Angel Fire Bike Park is arguably what put Angel Fire Resort on the radar for year round adventurers from all over the world and definitely helped New Mexico as a whole etch its mark as a destination for mountain bikers. Back in 2005, Angel Fire hosted a World Cup downhill race and the place became instantly famous. This New Mexico bike park has come a long way since then, smoothing out its terrain offerings as well as its reputation. While it was once known as a hotspot for daredevils and boulder droppers, it’s now recognized as a hub for downhillers of all levels. Today, Angel Fire Bike Park is home to nearly 40 trails spanning 60 miles, some featuring the jagged rock gardens and technical drops for which the area became famous as well as wide flow segments (Turbo Diesel trail is a great example) and handbuilt freeride features like the strategically constructed jumps on Boulder Dash and the one-of-a-kind wallride (a massive wooden bridge that scoops into a wall for sideways gravity-bending action) on the Chutes & Ladders trail. Nearly every trail in the park offers sweeping views of the entire Moreno Valley.
Southwest Favorite Bike Park
Angel Fire is easily the best downhill mountain bike park in the southwest and definitely worthy of its year-to-year ranking by downhillers among the top five bike parks in the U.S. It’s also one of the largest bike parks in the Rocky Mountains and the first to open and last to close, typically launching its season in May and operating well into October. Their onsite shop offers bike rentals that include a vast selection of high-end downhill bikes and FOX body armor.
Where: Mammoth Lakes, CA
What sets it apart?
- E-bikes allowed throughout park
- Unique dirt
Situated as it is in a volcanic region of the Sierra Nevada mountains of eastern California, there is no downhill mountain bike park in the USA that instills the actual sensation of descending a volcano like Mammoth Bike Park. With more than 80 miles of trails for every level of rider from first timers to World Cup pros, the shared characteristic of each and every trail is its unique soil. Referred to as “kitty litter,” pumice makes up the majority of the bike park, a collection of loose, porous pebbles that can either make for super fun skids around banked turns or rather painful road rash. The gray, dune-like terrain opens to spectacular views of the pine forests below and the turquoise lakes in the distance. With a vertical drop of well over 3,000 feet and zero foliage to block the panoramas from the summit, descending from top to bottom truly feels like starting on the moon and finishing on the pine tree-laden earth.
One of the only mountain bike parks in the world to allow Class 1 pedal assist e-bikes throughout the park, riders can get the reverse sensation of heading from earth to the moon when pedaling upward. Complete with a dedicated Discovery Zone that includes a skills park and shorter, smoother trails that are easy to lap, Mammoth Bike Park masterminds are clearly thinking about the future of the sport. Expert riders will get more than their fair share of thrills, too, as evidenced by the legendary Kamikaze bike race, one of the nation’s first downhill bike races that launched in the 1980s. The black-rated runs are full of natural terrain features –cliff-sized granite slabs to launch and spiky rock gardens to navigate – as well as human made wooden bridges and walls.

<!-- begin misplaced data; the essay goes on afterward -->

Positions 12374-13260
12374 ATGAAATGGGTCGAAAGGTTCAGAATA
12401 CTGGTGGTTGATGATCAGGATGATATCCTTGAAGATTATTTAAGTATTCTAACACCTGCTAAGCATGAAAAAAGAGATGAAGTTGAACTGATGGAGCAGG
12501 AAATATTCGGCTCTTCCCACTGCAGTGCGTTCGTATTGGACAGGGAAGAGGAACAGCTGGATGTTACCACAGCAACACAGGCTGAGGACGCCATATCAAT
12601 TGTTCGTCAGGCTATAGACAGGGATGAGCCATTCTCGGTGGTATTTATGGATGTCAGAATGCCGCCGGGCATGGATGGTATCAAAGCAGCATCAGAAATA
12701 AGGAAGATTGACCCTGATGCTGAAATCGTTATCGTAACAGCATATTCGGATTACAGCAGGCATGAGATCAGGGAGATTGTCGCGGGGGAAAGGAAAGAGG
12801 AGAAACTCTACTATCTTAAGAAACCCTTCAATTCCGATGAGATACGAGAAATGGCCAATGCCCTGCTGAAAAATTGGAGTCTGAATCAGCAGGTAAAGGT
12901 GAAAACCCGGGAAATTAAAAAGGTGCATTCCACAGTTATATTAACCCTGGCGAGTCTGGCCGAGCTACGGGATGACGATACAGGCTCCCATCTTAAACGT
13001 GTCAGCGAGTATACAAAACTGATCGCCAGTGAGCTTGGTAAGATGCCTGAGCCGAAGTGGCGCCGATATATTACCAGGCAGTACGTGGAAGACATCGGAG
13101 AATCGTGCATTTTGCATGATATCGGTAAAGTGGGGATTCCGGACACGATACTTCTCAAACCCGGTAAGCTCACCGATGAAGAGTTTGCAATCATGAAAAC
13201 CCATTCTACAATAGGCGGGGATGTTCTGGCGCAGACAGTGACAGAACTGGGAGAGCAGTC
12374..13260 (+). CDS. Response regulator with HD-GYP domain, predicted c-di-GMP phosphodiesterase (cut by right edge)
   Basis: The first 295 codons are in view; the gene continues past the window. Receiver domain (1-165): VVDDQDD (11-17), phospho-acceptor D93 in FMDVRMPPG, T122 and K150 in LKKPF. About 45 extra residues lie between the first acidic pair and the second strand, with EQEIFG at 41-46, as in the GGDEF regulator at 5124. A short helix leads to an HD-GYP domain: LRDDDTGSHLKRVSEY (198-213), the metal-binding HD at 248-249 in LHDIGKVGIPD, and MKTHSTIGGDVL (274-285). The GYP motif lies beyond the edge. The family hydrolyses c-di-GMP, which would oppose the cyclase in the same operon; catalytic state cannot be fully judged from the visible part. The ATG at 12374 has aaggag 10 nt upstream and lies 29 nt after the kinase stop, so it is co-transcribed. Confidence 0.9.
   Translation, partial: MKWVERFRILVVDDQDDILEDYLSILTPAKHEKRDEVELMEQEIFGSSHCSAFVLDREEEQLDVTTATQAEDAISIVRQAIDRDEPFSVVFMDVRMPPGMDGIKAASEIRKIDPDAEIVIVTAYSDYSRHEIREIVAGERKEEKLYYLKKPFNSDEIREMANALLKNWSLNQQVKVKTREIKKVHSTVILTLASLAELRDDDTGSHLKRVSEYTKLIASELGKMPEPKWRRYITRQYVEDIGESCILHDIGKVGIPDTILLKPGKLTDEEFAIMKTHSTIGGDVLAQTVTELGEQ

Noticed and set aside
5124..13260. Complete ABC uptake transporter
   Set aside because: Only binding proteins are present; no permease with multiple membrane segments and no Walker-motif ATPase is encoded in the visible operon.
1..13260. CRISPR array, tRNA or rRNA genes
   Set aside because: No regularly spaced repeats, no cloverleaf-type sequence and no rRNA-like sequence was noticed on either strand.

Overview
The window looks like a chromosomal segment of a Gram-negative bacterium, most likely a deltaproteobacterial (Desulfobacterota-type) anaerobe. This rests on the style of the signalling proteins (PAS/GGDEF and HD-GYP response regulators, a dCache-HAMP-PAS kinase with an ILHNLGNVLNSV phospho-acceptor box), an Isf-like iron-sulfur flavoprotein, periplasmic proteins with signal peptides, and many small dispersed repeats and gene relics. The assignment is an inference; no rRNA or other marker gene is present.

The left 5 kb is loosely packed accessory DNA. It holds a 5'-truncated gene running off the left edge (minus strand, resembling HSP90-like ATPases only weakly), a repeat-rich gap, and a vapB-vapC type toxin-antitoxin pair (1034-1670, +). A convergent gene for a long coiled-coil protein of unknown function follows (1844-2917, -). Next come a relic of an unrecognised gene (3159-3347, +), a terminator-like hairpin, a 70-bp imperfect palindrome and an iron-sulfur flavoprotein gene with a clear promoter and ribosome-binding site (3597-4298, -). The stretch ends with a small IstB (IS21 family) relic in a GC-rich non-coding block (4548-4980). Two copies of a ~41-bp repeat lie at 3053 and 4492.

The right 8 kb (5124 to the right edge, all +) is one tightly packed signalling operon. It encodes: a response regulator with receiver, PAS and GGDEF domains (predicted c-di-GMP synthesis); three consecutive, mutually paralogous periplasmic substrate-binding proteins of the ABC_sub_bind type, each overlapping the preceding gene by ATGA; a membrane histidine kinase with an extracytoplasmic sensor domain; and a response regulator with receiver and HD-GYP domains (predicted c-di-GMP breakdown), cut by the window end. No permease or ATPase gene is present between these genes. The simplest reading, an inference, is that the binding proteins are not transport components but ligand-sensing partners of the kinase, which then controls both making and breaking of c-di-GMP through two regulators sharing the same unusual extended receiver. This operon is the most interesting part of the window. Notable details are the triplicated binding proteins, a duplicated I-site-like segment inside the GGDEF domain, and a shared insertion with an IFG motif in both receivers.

Where? Killington, VT
What sets it apart?
- Variety of trails
- Natural division of terrain
Judging by the dearth of east coast representation on this list, you could say that the west is best as far as downhill mountain bike parks. However, anyone who takes on the 40-plus miles of highly varied, pristinely designed, lift-served singletrack at Killington will realize that the East – especially this Green Mountain region – is indeed a beast all its own. One of the winning features of the Killington bike park is its separation of terrain. There are two chairlifts and a gondola that service the park and all of the smoothest, mildest beginner (green) trails as well as a series of fun, jump-filled intermediate (blue) trails can be accessed from the Snowshed chairlift. Bike rentals are available right at its base. The blue and black trails higher up the mountain offer every possible version of dirt that can be sculpted by hand or machine, including massive table top jumps and perfectly designed banked turns. Mother Nature also has special challenges to throw at riders on technical trails, such as steep, narrow slits with spider webs of tree roots that look like something out of Lord of the Rings. The vibrant green slopes and lush foliage add to the beauty of the overall experience, as does the summer scene with its many festivals and activities as well as access to a selection of independently owned restaurants in the town of Killington.
Where: Vernon Township, NJ
What sets it apart?
- Rocky terrain
- Friendly community feel
- Weekly race league
New Jersey is certainly not among the first places to come to mind for downhill mountain biking, or a place one envisions for mountain activities of any sort. As it turns out, Mountain Creek Bike Park has some legit vertical – more than 1,000 feet of it – and admittedly an impressive 50-plus trails by which to explore it. With the exception of the beginner (green) trails, which are conveniently preceded with a progression zone at the top of the mountain and mostly comprised of smooth, manicured dirt, the first thing you notice about the trails here is their consistent rockiness. From rock stairs to football field-sized segments of smooth slab, the rock is everywhere, beckoning tires amid the tree-lined and moss-laced surroundings. That doesn’t mean there aren’t ample flow trails and jumps, some of which lead to big air (so measure your speed during the first lap) and a lot of regular riders with obvious freeride talent. There is a friendly, community feel about the place, especially on Thursday nights when the bike park hosts a weekly race league. Mountain Creek is also home to a great gear shop with bike rentals and a resort-like lodge and restaurant. For what might seem an unassuming corner of New Jersey, you could use more than one day to tackle the surprising amount of terrain at this bike park.
No matter what side of the continent you’re on or which peaks you’re exploring, chances are, there’s a mountain bike park within reach. If you’re making a special trip for some gravity-assisted two-wheel cruising, you can’t go wrong with any of these world-class downhill bike destinations. Enjoy the dirt and the views from the top!
Post contributed by Shauna Farnell. An avid mountain biker, Shauna usually prefers slogging uphill before diving into the dessert (the descent), but still appreciates the thrill of a two-wheel downhill playground. Specializing in adventure sports and the human experience, her writing can also be found in publications such as The New York Times, ESPN and Thrillist.